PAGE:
A Possibly Big Break for Seniors
There is a potentially big break for seniors just passed by the legislature but not yet signed by Governor Rell. It also needs federal approval, so it won’t be final until the federal government approves, but other states have allowed this method in the past, so there is good reason to believe it will go through.
The legislature recently passed Public Act 10-73 and sent it to the Secretary of State on May 18. Governor Rell has not yet signed the Public Act into law, as there is some internal debate between the Department of Social Services, the Office of Management and Budget, and the Governor’s office. In Connecticut, if the Governor does not sign, then 15 days later it will automatically become law. That means June 1 the law will be in force, unless sooner signed. Of course it could be vetoed, but that would be a disservice to seniors with sick spouses. Here is the significant change.
Up to now, if you had a spouse in a nursing home, or needed Title 19 (Medicaid) at home, you could keep your house and car and pre paid funeral contracts and certain other assets, but would be required to spend down your countable assets to one half of what they were on the day your spouse became institutionalized, but not more than $109,560. So if you had $220, 000, you could keep $109,500, and had to spend the rest. But if you only had $80,000, you would have to spend down to half, or $40,000. That was particularly hard on the people with the least money. Forcing a 75 year old wife with a sick husband to live on as little as the minimum of $21,912 for the rest of her life is quite unfair. Some states, in years past, realized the inequity in this formula and allowed everyone to keep the maximum community spouse protected amount, but Connecticut never changed. The new law says that no matter what, you can keep up to $109,560, above and beyond the exempt assets.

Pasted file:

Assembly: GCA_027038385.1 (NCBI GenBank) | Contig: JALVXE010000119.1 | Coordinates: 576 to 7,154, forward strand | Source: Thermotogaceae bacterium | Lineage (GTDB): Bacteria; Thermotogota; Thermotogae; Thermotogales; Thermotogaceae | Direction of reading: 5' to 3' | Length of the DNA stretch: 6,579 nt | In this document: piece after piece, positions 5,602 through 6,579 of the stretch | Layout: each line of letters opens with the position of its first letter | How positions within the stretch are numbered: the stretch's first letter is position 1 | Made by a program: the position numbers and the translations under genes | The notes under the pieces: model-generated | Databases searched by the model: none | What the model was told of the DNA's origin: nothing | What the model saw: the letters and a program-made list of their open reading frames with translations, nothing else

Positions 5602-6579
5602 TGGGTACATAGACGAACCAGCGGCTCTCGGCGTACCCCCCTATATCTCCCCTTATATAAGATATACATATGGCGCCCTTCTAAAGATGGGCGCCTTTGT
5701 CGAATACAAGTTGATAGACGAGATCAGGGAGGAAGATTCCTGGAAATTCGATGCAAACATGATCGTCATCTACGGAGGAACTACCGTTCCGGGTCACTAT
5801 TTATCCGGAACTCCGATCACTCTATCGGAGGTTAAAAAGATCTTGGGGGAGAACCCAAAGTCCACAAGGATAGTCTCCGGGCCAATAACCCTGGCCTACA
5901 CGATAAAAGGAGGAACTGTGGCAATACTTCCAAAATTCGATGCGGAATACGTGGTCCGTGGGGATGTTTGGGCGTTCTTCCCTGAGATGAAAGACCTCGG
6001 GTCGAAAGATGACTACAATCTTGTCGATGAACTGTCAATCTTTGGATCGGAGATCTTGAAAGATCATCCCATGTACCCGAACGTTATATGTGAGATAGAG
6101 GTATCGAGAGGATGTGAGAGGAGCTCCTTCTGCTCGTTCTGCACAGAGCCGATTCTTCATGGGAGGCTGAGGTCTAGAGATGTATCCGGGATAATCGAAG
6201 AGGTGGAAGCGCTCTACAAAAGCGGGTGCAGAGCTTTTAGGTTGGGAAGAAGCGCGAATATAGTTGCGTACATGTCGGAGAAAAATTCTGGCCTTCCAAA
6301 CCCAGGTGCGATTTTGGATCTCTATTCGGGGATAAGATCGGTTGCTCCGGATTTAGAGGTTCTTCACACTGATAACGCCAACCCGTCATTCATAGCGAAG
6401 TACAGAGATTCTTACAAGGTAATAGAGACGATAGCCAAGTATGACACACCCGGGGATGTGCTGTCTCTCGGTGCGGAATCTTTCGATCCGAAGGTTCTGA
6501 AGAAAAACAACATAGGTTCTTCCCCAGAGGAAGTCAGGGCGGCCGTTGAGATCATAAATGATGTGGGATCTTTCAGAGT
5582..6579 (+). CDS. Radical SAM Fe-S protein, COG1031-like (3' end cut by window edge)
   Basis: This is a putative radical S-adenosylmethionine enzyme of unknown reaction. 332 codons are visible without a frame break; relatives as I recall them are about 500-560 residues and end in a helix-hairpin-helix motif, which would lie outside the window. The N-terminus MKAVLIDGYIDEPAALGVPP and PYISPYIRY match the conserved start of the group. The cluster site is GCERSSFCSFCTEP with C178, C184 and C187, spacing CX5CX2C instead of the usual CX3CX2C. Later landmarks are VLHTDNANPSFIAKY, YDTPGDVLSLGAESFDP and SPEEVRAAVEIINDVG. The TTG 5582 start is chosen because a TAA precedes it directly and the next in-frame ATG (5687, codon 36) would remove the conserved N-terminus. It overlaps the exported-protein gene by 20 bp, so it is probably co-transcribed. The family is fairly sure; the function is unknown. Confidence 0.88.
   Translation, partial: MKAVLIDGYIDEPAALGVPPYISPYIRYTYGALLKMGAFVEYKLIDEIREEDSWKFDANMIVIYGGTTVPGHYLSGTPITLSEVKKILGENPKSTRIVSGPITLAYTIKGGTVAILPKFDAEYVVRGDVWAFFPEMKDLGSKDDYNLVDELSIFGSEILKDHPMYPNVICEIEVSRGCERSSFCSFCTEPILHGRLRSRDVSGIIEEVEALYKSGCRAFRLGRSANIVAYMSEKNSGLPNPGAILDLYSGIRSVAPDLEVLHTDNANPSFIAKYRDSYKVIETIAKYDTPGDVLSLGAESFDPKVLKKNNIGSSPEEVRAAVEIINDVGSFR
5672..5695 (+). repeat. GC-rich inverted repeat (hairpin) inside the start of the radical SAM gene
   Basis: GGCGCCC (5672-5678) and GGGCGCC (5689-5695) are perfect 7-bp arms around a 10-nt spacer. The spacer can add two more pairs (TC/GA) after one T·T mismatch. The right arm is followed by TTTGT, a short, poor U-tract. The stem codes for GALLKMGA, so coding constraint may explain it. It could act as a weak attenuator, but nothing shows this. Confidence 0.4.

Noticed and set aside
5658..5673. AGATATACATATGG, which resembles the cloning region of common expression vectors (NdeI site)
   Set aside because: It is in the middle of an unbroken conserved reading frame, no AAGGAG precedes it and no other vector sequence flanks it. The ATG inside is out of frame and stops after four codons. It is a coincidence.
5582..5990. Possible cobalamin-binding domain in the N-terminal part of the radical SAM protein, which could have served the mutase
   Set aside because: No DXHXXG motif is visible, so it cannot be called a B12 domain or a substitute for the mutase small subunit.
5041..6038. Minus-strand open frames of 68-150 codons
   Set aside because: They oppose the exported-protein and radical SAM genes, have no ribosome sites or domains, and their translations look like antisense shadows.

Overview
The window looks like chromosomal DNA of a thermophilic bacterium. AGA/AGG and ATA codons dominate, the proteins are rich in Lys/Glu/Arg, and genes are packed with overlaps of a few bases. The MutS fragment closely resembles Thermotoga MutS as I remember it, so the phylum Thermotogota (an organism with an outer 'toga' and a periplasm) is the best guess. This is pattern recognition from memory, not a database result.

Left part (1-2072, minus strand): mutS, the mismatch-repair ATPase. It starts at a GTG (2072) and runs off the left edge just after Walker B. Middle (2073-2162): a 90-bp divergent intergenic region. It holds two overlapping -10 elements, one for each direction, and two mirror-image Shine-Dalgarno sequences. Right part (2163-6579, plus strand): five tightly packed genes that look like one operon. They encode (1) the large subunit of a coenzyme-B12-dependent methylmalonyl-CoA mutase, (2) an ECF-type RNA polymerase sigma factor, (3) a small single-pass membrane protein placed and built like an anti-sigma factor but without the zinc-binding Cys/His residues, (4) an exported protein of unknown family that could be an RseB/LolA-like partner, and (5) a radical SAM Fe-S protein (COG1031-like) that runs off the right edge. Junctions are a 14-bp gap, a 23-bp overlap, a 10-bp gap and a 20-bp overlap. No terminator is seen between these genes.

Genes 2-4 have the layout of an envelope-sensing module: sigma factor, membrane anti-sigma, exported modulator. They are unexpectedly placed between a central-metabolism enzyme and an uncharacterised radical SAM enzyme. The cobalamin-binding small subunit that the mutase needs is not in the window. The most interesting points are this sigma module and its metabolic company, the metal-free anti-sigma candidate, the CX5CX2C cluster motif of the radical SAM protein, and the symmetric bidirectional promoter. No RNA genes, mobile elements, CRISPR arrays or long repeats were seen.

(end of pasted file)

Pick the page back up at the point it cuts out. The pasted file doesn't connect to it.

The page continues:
Not only will this be a great help financially to the seniors who have the fewest assets, but it will simplify the Title 19 application process. The healthy spouse will no longer have to figure out ways to spend down below $109,560, and the application process should be easier.
This does not mean that careful planning should not be done, because there are many other variations on eligibility rules if your spouse needs homecare or nursing home care. For example, if your spouse must go on Title 19, you may be able to keep any IRA’s in your name, by following new rules that allow you to annuitize your IRA. As always, the best way to ensure that you can get the care you need, and keep the most assets allowed, is to seek the advice of a competent elder lawyer attorney. The rules for Medicaid eligibility are ever changing, and it is vital to keep abreast of the latest changes. Let’s hope this sensible change is signed by the Governor or becomes law without her signature.
That is our word to the wise for this week.